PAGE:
Management Notes

Reference Notes for Management

Shaw and McKay found that crime is linked primarily to ________.

Shaw and McKay found that crime is linked primarily to ________.


a. power
b. master status
c. family values
d. wealth

The Correct Answer Is:

  • d. wealth

Shaw and McKay’s research, specifically their social disorganization theory, found that crime is primarily linked to factors related to the social environment and neighborhood conditions rather than individual characteristics like wealth, power, master status, or family values.

Let’s explore this in detail, including why the correct answer is “wealth” and why the other options are not suitable explanations for the primary linkage to crime.

d. Wealth (The Correct Answer):

Shaw and McKay’s social disorganization theory focuses on the impact of neighborhood and community characteristics on crime rates. According to their research, crime is primarily linked to the economic conditions of a neighborhood, and this is reflected in the “concentric zones” model, where they observed that crime rates were higher in inner-city areas characterized by poverty and economic disadvantage.

These neighborhoods often had limited economic opportunities and resources, which were associated with higher crime rates. In such areas, individuals might turn to crime as a means of economic survival or as a response to the lack of legitimate opportunities.

Shaw and McKay argued that the lack of economic resources in these disadvantaged areas led to social disorganization, making it difficult for community members to effectively control crime. This relationship between crime and wealth, or rather the lack of wealth, provides a strong foundation for the selection of “wealth” as the correct answer.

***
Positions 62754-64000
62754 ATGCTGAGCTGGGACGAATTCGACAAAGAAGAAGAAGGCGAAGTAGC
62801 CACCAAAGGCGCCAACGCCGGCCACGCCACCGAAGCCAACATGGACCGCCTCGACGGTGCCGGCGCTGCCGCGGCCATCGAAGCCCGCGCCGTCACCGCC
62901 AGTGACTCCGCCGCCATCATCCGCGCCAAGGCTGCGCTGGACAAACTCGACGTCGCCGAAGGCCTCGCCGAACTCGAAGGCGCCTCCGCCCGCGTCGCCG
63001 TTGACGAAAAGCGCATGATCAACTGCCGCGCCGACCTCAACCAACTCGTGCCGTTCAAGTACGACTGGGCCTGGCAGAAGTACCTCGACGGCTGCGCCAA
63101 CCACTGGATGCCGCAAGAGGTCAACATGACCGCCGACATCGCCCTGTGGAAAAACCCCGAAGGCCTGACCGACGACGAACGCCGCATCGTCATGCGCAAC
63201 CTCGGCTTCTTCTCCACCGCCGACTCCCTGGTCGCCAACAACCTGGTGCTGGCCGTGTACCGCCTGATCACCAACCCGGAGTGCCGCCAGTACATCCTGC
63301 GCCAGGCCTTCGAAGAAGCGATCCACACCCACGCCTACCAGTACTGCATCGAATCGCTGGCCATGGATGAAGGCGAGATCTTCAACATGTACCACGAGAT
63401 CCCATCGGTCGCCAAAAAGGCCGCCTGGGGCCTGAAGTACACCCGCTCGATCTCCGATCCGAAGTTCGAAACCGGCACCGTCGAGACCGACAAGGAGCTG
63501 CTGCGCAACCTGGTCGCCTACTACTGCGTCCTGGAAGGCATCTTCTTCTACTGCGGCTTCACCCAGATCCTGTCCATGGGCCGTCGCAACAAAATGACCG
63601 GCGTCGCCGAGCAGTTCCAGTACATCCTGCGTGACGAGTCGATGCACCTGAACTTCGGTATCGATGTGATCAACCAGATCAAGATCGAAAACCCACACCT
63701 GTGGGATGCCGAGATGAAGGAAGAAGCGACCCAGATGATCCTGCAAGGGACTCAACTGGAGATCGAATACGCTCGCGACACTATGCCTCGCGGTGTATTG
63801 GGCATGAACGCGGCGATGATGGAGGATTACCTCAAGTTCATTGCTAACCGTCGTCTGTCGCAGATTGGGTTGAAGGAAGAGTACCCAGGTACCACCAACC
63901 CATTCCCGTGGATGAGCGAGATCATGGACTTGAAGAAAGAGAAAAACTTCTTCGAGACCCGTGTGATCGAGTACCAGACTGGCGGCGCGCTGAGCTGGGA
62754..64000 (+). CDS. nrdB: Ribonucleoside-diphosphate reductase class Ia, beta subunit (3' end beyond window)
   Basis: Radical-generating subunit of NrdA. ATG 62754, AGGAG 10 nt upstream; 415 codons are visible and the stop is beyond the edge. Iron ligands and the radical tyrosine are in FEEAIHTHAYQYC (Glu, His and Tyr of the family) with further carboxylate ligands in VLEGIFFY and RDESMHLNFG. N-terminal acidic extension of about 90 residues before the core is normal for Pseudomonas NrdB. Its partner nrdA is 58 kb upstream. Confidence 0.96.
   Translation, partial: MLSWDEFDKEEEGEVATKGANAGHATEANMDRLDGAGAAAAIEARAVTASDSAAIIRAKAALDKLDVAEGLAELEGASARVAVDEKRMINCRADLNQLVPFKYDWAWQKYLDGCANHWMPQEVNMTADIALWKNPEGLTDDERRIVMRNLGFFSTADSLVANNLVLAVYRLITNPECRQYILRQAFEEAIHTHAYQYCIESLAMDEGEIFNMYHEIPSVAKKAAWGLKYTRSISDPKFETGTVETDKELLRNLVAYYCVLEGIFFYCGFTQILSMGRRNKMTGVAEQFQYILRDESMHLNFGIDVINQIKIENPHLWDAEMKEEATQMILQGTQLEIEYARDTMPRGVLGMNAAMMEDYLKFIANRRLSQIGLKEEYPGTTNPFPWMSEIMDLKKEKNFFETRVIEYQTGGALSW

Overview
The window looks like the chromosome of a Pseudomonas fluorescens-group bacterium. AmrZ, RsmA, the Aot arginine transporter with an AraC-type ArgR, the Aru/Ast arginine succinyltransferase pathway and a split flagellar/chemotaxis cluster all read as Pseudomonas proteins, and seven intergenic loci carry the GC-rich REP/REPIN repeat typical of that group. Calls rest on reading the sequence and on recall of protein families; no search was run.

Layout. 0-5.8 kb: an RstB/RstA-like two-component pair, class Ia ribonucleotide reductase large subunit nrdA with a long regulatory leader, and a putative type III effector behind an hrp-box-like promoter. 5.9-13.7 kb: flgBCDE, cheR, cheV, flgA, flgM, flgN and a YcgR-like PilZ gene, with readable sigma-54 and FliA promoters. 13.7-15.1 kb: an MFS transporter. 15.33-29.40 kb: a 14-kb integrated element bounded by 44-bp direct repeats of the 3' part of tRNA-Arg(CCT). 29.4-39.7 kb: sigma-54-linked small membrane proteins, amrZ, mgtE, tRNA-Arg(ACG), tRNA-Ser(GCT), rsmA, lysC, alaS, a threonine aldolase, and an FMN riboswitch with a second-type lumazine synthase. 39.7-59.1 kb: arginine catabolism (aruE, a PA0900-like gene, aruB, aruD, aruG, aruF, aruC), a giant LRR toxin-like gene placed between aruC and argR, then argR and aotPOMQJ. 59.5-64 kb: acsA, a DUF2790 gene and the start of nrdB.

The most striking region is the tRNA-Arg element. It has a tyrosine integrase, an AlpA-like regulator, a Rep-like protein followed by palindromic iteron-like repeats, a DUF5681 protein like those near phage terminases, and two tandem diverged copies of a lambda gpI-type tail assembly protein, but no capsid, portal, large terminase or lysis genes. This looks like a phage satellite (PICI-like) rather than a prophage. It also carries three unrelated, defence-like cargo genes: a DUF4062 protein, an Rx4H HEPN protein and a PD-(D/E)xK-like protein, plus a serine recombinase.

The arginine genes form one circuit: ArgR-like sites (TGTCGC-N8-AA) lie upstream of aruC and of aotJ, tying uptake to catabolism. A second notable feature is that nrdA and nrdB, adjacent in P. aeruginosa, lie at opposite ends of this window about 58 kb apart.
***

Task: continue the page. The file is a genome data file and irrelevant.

Now, let’s explore why the other options are not the primary link to crime according to Shaw and McKay’s research:

a. Power:

Power, in the context of Shaw and McKay’s theory, does not serve as the primary link to crime. While power dynamics and social hierarchies may influence certain aspects of criminal behavior, such as white-collar crime or corruption, Shaw and McKay’s theory emphasizes the significance of the neighborhood’s economic conditions.

Power may affect the enforcement of laws or the application of justice, but it is not the primary factor driving crime rates in their framework.

b. Master Status:

Master status refers to a person’s most important social identity or role, which can influence how they are perceived by society and how they perceive themselves. Shaw and McKay’s theory primarily focuses on structural and environmental factors rather than individual characteristics such as master status.

While a person’s master status may influence their opportunities and interactions in society, it is not the core factor that Shaw and McKay identified as the primary link to crime. Their theory emphasizes the collective impact of neighborhood conditions on crime rates, rather than individual characteristics.

c. Family Values:

Family values are an important aspect of individuals’ lives, but Shaw and McKay’s social disorganization theory doesn’t attribute crime primarily to family values. Instead, it underscores the significance of the neighborhood’s economic and social structure in shaping criminal behavior.

In areas characterized by economic disadvantage and social disorganization, the breakdown of community bonds and social controls may lead to higher crime rates, irrespective of the values held by individual families. While family values can influence individual behaviors, they are not the central focus of this theory.

In summary, Shaw and McKay’s social disorganization theory underscores the strong association between crime and economic conditions, particularly in disadvantaged neighborhoods.

Their research suggests that wealth, or the lack thereof, is the primary factor linked to crime, as economic disadvantage can lead to a breakdown in social controls and an increase in criminal activity within these communities.

While other factors like power, master status, and family values may play a role in understanding crime, they do not take precedence over the economic conditions of neighborhoods, as indicated by their groundbreaking research.

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